Paryushana Parv: Jain Festival of Forgiveness and Spiritual Renewal

Paryushana Parv

Introduction to Paryushana: What is Paryushana?

Paryushana, known as Paryushan Parv or Daslakshan Parva, holds profound significance in Jainism or in Jain Festival. Celebrated during the Bhadrapad month’s Shukla Paksha (bright fortnight) according to the Hindu calendar, typically falling in August or September, this festival spans over 8 days for Shvetambara Jains and 10 days for Digambara Jains. Paryushana culminates with Samvatsari, a day dedicated to seeking forgiveness and reconciliation.

A Jain temple decorated for Paryushana

Paryushana Meaning and Significance

Paryushana translates to “abiding and coming together.” It is a time when Jains intensify their spiritual practices through fasting, prayer, and meditation, focusing on the observance of the five main vows (Mahavrata) of Jainism: Ahimsa (non-violence), Satya (truthfulness), Asteya (non-stealing), Brahmacharya (chastity or celibacy), and Aparigraha (non-possession).

Observances During Paryushana Parva

Digambara Traditions:

  • First Day: Paryushana Parva begins with great fervor.
  • Second to Tenth Day: Digambara Jains recite the Tattvartha Sutra’s ten chapters over ten days. This period includes observances like Sugandh Dashami and Ananta Chaturdashi, marking significant events in Jain history and philosophy.

Shvetambara Traditions:

  • First Day: Shvetambara Jains commence the festival with the recitation of the Kalpa Sutra.
  • Second to Eighth Day: Shvetambara Murtipujakas focus on reciting the Kalpa Sutra, which details the life and teachings of Lord Mahavira, the 24th Jain Tirthankar.
  • Ninth Day: Shvetambara Sthānakavāsīs recite the Antagada Sutra, highlighting the stories of individuals who attained spiritual liberation.
Jains observing fasting during Paryushana

The Ten Dharmas of Paryushana

The ten dharmas, or virtues of the soul, are integral to the observance of Paryushana Parva. These virtues guide Jains in their spiritual journey and ethical conduct:

  1. Uttam Kshma (Supreme forgiveness)
  2. Uttam Mardava (Supreme humility)
  3. Uttam Aarjava (Straightforwardness or honesty)
  4. Uttam Shauch (Purity or contentment)
  5. Uttam Satya (Truthfulness)
  6. Uttam Sanyam (Self-restraint)
  7. Uttam Tap (Penance)
  8. Uttam Tyag (Renunciation)
  9. Uttam Akinchan (Non-attachment)
  10. Uttam Brahmacharya (Chastity or celibacy)
Jains performing a ritual during Paryushana

How Fasting is Observed During Paryushana

Fasting is a core practice during Paryushana. Both Digambara and Shvetambara śrāvakas (laypersons) observe fasting by consuming only boiled water between sunrise and sunset. The duration of fasting varies, with some Jains fasting for the entire 8 or 10 days of the festival.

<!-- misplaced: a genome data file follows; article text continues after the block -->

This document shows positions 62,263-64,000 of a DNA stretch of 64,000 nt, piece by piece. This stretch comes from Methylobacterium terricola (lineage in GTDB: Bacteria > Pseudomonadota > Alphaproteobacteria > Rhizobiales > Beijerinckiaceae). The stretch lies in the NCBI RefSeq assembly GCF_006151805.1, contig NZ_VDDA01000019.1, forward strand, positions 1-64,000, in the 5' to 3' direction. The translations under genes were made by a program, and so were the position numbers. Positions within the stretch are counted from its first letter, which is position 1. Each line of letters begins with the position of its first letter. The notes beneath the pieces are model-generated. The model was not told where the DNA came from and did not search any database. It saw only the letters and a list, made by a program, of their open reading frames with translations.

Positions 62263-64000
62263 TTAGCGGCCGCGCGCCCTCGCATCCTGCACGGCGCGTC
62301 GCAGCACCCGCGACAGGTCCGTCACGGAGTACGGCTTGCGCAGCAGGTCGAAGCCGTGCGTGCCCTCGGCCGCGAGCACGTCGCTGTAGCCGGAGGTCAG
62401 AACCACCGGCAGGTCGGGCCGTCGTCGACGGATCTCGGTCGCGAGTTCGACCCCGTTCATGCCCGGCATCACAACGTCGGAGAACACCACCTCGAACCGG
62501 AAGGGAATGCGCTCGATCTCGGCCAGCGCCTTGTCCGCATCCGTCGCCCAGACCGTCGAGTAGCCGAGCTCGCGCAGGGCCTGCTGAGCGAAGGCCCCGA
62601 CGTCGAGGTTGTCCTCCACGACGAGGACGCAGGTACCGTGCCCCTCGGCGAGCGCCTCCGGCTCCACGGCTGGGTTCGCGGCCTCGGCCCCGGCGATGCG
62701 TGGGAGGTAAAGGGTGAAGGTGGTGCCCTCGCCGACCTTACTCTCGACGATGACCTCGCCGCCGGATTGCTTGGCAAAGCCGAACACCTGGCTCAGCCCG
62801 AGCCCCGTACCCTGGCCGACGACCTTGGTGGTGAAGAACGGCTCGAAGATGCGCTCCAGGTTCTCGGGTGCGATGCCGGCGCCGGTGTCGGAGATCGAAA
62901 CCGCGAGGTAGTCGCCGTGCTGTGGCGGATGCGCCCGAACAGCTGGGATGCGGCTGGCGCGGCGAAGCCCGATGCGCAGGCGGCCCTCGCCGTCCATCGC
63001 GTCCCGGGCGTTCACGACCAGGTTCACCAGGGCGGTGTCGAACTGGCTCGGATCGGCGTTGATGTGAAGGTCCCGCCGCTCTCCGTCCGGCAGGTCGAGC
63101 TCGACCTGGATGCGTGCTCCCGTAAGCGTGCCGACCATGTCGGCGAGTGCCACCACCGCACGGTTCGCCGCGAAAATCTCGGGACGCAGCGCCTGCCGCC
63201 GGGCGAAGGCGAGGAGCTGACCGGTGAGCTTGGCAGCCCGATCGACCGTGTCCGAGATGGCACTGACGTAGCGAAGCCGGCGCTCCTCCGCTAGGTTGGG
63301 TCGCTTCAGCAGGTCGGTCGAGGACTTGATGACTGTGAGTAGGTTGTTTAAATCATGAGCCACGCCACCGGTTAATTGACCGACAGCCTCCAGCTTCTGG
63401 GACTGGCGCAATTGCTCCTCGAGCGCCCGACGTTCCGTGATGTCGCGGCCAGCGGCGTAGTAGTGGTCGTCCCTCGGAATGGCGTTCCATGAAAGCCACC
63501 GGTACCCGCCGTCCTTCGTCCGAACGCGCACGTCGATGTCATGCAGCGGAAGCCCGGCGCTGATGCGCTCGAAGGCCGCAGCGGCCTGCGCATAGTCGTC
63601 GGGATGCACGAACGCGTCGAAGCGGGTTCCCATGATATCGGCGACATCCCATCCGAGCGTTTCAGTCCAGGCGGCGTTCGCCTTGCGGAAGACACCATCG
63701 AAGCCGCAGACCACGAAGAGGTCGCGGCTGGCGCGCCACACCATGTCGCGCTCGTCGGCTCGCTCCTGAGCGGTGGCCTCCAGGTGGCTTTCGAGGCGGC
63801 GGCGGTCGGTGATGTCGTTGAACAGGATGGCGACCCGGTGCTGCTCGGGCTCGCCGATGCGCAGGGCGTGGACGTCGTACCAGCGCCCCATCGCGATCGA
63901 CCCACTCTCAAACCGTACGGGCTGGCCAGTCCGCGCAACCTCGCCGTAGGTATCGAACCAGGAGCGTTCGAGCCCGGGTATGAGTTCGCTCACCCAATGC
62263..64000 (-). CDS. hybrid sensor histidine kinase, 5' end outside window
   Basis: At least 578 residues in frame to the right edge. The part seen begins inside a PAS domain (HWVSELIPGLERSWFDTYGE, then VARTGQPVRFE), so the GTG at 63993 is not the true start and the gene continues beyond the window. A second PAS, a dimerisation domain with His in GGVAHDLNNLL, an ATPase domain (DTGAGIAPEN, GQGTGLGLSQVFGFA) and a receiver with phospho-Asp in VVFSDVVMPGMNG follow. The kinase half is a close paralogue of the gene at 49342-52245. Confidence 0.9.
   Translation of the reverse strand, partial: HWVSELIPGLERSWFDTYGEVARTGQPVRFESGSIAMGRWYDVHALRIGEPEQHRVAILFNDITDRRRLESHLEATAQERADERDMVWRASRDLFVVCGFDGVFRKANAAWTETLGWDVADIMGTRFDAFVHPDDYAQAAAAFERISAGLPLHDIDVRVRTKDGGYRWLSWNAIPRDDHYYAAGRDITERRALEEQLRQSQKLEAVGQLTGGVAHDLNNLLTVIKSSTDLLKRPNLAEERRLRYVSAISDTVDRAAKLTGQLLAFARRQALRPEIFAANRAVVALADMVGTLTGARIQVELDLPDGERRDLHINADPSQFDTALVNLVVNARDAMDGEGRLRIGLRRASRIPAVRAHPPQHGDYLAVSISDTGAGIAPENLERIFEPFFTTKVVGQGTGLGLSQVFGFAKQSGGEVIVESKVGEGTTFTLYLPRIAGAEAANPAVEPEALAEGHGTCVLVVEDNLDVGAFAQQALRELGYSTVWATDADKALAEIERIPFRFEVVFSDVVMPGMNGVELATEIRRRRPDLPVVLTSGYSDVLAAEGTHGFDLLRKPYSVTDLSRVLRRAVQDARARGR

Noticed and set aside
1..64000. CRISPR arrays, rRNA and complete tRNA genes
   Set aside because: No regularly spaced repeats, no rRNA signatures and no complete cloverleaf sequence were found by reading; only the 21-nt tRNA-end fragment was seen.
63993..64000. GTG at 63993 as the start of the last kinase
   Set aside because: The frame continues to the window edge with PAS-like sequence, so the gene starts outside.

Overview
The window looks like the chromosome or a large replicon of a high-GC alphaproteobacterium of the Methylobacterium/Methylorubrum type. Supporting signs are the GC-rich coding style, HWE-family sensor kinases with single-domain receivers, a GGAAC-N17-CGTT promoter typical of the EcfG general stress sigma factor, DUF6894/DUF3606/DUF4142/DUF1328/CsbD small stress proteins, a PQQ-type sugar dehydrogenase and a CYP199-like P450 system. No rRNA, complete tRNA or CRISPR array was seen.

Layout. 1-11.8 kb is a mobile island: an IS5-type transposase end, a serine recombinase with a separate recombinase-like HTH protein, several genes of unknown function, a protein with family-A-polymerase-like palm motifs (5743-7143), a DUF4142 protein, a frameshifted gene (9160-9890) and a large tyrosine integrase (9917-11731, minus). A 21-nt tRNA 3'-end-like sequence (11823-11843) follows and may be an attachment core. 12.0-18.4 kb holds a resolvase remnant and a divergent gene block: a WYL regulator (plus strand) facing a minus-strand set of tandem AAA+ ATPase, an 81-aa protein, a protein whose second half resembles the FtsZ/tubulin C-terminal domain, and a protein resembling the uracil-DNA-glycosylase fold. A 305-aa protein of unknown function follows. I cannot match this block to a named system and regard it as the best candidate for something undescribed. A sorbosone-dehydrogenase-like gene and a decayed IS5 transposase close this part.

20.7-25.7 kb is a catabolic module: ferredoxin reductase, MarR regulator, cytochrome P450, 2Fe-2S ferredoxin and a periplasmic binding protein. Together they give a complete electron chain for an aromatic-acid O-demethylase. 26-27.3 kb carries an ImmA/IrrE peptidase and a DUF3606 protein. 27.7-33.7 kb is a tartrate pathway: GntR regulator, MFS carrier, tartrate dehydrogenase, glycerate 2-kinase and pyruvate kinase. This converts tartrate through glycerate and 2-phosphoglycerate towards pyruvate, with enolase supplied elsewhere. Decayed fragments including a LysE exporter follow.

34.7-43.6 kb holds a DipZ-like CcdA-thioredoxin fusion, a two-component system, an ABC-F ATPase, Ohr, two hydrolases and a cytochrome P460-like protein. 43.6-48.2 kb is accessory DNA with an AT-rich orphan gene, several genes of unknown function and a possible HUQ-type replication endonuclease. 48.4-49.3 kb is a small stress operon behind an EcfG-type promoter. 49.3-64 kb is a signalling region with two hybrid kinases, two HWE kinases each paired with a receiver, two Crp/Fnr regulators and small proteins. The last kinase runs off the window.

Seeking Forgiveness: Micchami Dukkadam

Micchami Dukkadam, or Uttam Kshama, is a central ritual at the conclusion of Paryushana. Jains seek forgiveness from others for any wrongdoings committed in the past year. This ritual emphasizes humility and reconciliation among community members, fostering harmony and compassion.

Where and When Paryushana is Celebrated

Paryushana is celebrated during Bhadra Shukla Panchami, beginning by the fifth day of the Bhadrapad month’s Shukla Paksha. It coincides with the monsoon period, when Jain monks and nuns temporarily reside in communities to avoid harming microorganisms during their wanderings.

Why Paryushana is Celebrated

Paryushana is celebrated to intensify spiritual practices, reflect on Jain teachings, and seek forgiveness for past transgressions, fostering harmony and compassion.

Conclusion

Paryushana is a time for Jains to deepen their spiritual commitment and reflect on their faith’s principles. Through fasting, recitations of sacred texts, and seeking forgiveness, Jains renew their dedication to non-violence, truthfulness, celibacy, non-stealing, and non-possessiveness—the core values of Jainism.

Frequently Asked Questions (FAQs)

1. How long does Paryushana last?
Paryushana spans over 8 days for Shvetambara Jains and 10 days for Digambara Jains, culminating in Samvatsari, the day of forgiveness.

2. What are the main observances during Paryushana?
Main observances include fasting, recitations of sacred texts (such as Kalpa Sutra and Tattvartha Sutra), and rituals of forgiveness (Micchami Dukkadam).

3. When is Paryushana typically celebrated?
Paryushana is typically celebrated during August or September in the Hindu calendar’s Bhadrapad month’s Shukla Paksha.

Author: Admin
Jain Sattva writes about Jain culture. Explore teachings, rituals, and philosophy for a deeper understanding of this ancient faith.

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